The students and faculty at Arizona State University this week unveiled their 2016 Chevrolet Camaro project car for EcoCar3, a competition promoted by General Motors, the Department of Energy and Argonne National Laboratories.

Sixteen major colleges around the U.S were each given a brand-new 2016 Chevrolet Camaro V6 in which they are competing to make the most fuel-efficient while maintaining its factory appeal and performance.

In the competition which spans four years, each school gets to choose their own route to achieve the goals, then build the cars which will compete head to head in the coming year. The ASU team has chosen to build theirs as a plug-in hybrid.

To wit they’ve now unveiled their new 2016 Chevrolet Camaro and have begun the work to disassemble it and begin installing their new powertrain. Over 65 of ASU’s automotive engineering students have already been working full time in their design phases but are now the point where it’s time to start wrenching.

While their engineering students have designed and their laboratories will be fabricating many parts, some are off the shelf. They’re starting with a General Motors 2.4 liter gasoline four-cylinder engine that will be mated to an 8L90 8-speed automatic transmission.

But in-between, will be a powerful GKN electric motor with an automatic clutch that can connect and disconnect the gasoline engine on the fly. To put it all together, their advanced engineering students have designed a custom bell-housing, engine mounts, connecting parts, and shortened drive shafts.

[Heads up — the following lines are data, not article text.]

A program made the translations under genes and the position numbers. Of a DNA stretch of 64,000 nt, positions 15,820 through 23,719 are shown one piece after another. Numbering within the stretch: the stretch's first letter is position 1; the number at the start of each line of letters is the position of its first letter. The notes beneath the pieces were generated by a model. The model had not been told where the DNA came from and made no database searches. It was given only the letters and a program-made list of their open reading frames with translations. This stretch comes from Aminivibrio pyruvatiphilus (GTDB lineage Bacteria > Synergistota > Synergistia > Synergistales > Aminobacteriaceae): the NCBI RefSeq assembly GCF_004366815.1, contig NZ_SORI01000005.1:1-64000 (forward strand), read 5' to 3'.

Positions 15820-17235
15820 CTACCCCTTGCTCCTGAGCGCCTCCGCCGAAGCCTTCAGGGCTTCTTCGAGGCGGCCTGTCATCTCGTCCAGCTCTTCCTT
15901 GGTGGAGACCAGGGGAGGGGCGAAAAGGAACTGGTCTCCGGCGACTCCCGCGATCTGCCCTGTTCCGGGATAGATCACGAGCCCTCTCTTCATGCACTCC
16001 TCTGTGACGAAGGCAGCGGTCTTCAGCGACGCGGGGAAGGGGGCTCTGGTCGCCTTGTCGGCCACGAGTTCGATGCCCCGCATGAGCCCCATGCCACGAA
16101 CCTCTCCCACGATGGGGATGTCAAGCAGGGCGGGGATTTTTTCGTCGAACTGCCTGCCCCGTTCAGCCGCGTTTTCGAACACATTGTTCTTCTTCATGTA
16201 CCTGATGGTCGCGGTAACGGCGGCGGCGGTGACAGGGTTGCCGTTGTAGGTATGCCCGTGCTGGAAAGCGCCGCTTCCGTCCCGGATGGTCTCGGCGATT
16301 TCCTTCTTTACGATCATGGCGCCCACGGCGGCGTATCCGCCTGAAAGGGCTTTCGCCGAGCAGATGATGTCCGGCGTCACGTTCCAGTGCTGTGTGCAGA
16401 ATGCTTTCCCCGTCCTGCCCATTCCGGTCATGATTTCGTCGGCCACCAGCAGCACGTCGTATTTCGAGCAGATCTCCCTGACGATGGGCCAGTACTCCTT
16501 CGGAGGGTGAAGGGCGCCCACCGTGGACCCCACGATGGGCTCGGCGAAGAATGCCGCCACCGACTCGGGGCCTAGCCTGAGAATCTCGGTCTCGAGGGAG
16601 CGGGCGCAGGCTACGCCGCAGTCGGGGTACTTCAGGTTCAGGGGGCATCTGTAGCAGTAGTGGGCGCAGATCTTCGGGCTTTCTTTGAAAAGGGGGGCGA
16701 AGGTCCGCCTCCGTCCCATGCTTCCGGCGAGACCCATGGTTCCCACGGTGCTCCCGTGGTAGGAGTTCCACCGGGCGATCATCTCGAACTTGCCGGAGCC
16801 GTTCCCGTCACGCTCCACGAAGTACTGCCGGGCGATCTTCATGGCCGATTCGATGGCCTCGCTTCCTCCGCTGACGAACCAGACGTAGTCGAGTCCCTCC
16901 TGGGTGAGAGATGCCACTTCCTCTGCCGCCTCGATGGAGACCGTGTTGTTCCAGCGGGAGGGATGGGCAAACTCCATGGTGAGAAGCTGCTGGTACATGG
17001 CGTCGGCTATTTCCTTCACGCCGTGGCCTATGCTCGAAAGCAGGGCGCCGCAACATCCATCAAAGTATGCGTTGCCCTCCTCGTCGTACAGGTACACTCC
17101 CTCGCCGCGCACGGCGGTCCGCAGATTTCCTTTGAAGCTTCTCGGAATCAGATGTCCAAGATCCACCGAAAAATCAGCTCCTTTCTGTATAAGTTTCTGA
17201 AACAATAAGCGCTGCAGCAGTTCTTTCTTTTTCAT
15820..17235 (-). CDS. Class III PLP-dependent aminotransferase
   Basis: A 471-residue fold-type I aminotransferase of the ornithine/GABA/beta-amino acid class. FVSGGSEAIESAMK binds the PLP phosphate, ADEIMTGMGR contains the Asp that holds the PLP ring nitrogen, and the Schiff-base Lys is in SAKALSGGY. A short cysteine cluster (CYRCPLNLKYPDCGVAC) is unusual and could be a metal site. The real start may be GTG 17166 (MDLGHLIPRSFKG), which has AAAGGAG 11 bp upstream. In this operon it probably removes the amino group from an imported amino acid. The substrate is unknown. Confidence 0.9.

The big hurdle is that they’re also creating their own powertrain controller or ECU. With their own proprietary software it will manage the starting and stopping of the gasoline engine, power phasing of the electric motor, and the charging of the battery among other things.

The powertrain will be able to operate on electric power alone and together with the gasoline engine for maximum power. And to that, they say their goal is 500 plus pound-feet of torque which exceeds even the 6.2 liter LT1 V8. Their target acceleration is under 4.8 seconds to 60 miles per hour.

And that is the key formula for winning the EcoCar3 competition – building the car to meet or exceed the fun to drive character of the factory Camaro with the most increase in efficiency and reduction in emissions. And, it has to be real-world feasible for a production car that people could actually afford and want.

We will be following up with the ASU team later this spring when they have the car up and running to see how it performs. Stay tuned!